What is menopause?
Menopause is the point in time when a woman has not had a period for one year. It is a natural process that most women experience in their 40s or 50s. When menopause occurs, the woman’s ovaries stop producing the hormones estrogen and progesterone.
The effects of menopause can affect your life in many ways and it is important to speak with a skilled gynecologist to learn how to manage the effects of menopause.
What is infertility?
Infertility is generally described as one year of trying to get pregnant (with frequent unprotected sex) without any success. If you believe you are experiencing infertility problems, our team can provide diagnosis and treatment.
Can a women's wellness specialist treat urinary incontinence?
Yes, if you believe you are experiencing urinary incontinence, our doctor can provide you with diagnosis and treatment.
How often should I schedule a women's wellness exam?
After your initial visit, Dr. Ronald E. de la Peña will advise you on how often you should schedule a women’s wellness exam, based on your age, health, and medical history. However, a good rule of thumb for women is to schedule a women’s wellness exam at least once a year.
Why are women's wellness exams important?
A women’s wellness exam is extremely important, as it involves a number of essential health screenings such as a pelvic exam, Pap smear, and other changes or concerns regarding your reproductive health. For example, if you are experiencing irregular or heavy periods, side effects from your birth control, fertility concerns, concerns about menopause, then these are things you should discuss during your exam.
Are gynecologists also obstetricians?
Because gynecologists specialize in the female reproductive system, many gynecologists are also obstetricians.
What are things I should discuss with my gynecologist?
Here are some important things that you should always discuss with your gynecologist:
When should I have my first gynecologist visit?
Our doctor recommends females to have their first gynecologist visit between the ages of 13 and 17. Although most first visits do not involve a pelvic exam, we do want to talk to you about your health and what you should expect at later appointments.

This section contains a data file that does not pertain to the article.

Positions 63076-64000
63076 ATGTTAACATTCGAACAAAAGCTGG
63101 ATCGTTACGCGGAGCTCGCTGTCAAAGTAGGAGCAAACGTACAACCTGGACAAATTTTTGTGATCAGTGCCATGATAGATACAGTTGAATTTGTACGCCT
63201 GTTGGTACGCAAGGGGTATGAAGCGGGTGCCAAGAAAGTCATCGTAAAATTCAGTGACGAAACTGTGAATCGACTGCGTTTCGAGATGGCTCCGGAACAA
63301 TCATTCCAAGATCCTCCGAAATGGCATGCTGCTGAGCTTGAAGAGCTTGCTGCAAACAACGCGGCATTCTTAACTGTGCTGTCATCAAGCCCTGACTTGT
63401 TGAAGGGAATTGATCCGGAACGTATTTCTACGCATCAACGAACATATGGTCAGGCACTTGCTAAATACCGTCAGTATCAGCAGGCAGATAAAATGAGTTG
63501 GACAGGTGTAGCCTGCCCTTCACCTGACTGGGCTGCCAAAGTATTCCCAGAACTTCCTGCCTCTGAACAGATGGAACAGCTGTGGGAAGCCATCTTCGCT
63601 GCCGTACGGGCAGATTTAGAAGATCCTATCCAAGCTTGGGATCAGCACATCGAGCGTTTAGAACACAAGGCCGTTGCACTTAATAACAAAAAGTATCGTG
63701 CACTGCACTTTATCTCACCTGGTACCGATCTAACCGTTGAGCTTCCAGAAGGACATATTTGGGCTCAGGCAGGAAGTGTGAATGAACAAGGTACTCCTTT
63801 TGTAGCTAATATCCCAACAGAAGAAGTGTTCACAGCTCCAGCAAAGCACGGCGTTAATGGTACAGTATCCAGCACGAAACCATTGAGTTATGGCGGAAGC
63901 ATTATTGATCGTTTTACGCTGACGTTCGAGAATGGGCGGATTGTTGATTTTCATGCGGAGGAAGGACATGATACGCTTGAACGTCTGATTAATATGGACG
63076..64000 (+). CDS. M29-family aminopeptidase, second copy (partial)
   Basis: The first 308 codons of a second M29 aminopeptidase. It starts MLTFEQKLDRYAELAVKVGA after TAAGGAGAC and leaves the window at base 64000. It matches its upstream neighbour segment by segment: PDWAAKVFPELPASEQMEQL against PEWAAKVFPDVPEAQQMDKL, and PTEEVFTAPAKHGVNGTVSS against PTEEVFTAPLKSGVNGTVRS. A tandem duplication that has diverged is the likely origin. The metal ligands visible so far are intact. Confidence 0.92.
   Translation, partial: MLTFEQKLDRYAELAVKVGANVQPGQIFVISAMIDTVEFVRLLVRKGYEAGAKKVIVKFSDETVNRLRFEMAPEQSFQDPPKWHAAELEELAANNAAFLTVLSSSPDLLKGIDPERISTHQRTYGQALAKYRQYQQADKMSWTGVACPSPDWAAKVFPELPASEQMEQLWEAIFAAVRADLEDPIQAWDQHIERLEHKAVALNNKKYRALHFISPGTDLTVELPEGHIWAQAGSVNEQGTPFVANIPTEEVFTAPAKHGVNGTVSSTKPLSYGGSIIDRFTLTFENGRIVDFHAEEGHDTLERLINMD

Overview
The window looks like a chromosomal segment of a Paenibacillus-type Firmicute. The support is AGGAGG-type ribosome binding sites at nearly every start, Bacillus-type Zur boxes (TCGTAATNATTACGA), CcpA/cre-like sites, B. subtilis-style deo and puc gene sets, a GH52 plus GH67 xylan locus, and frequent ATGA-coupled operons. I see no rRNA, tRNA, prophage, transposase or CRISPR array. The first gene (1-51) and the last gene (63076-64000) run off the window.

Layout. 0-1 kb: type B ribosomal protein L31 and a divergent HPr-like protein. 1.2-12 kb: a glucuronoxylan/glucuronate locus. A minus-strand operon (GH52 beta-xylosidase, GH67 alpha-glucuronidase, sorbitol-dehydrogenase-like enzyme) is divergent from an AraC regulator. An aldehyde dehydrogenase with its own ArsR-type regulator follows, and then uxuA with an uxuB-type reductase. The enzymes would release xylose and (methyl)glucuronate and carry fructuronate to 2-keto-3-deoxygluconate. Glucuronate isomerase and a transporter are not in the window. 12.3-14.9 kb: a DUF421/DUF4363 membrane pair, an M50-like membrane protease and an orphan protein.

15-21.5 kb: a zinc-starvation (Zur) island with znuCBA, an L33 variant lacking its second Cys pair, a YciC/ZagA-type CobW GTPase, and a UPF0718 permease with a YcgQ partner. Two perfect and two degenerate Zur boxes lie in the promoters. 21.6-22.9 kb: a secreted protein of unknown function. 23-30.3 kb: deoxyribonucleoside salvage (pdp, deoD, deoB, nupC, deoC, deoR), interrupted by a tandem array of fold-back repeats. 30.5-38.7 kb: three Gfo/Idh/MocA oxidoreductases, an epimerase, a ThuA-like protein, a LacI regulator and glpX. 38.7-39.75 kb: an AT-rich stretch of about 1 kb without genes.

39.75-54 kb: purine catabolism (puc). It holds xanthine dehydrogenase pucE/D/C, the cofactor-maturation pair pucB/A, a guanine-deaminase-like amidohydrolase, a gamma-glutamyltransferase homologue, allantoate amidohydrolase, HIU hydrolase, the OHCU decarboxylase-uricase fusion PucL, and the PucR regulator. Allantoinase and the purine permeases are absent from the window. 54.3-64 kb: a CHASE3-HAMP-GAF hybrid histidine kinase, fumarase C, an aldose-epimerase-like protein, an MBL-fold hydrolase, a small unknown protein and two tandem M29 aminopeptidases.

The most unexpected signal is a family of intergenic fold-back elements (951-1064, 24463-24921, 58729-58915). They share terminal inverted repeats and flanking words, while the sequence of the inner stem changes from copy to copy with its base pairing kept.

What does a gynecologist do?
Gynecologists provide a number of services involving both female reproductive and sexual health services, including but not limited to:
What is a gynecologist?
Gynecology is the field of medicine that focuses on the diagnosis and treatment of the uterus, vagina, ovaries, and cervix.
How can a hysteroscopy help?
A hysteroscopy can help a number of abnormalities, including but not limited to:
What is a hysteroscopy?
Hysteroscopy surgery is performed to examine the inside of a womb through a small camera inserted into the cervix and into the uterine cavity.
Is a laparoscopy minimally invasive?
Laparoscopy is a low-risk, minimally invasive procedure that is done by making a small incision and uses a laparoscope to examine the abdominal organs.
Is laparoscopy surgery painful?
Laparoscopy is almost always done under general anesthesia, therefore, patients do not feel any pain during the procedure. Most patients are able to go home the same day and return to work a few days later.
What is laparoscopy surgery?
Laparoscopy, also known as diagnostic laparoscopy, is a diagnostic surgical procedure that is done to examine the abdominal and pelvic cavities, the ovaries and fallopian tubes, and the outside of the uterus. During the procedure, your doctor can also make surgical corrections to the pelvic structures that are damaged or abnormal if necessary.
Is VBAC less painful?
While a VBAC is much less painful, it is not completely pain free.
Is a vaginal birth after a C-section possible?
Yes, a vaginal birth after a C-section is possible for many women; however, it is not a good idea for all women. It is best to consult with your OB/GYN to determine if a VBAC is best for you.
Why are VBACs preferred?
Vaginal births after a C-section are preferred for a number of reasons, including:
If I'm at risk of a ruptured uterus, can I have a VBAC?
If you're at risk of a ruptured uterus, it is in your best interest to not have a VBAC, as the repercussions can be life-threatening to you and your fetus. It is always best to speak with your OB/GYN about what is best for you.
What are the risks of a VBAC?
While there are less risks associated with having a successful VBAC as opposed to having a repeated cesarean delivery, an unsuccessful VBAC may have even more complications. Some complications of an unsuccessful VBAC include:
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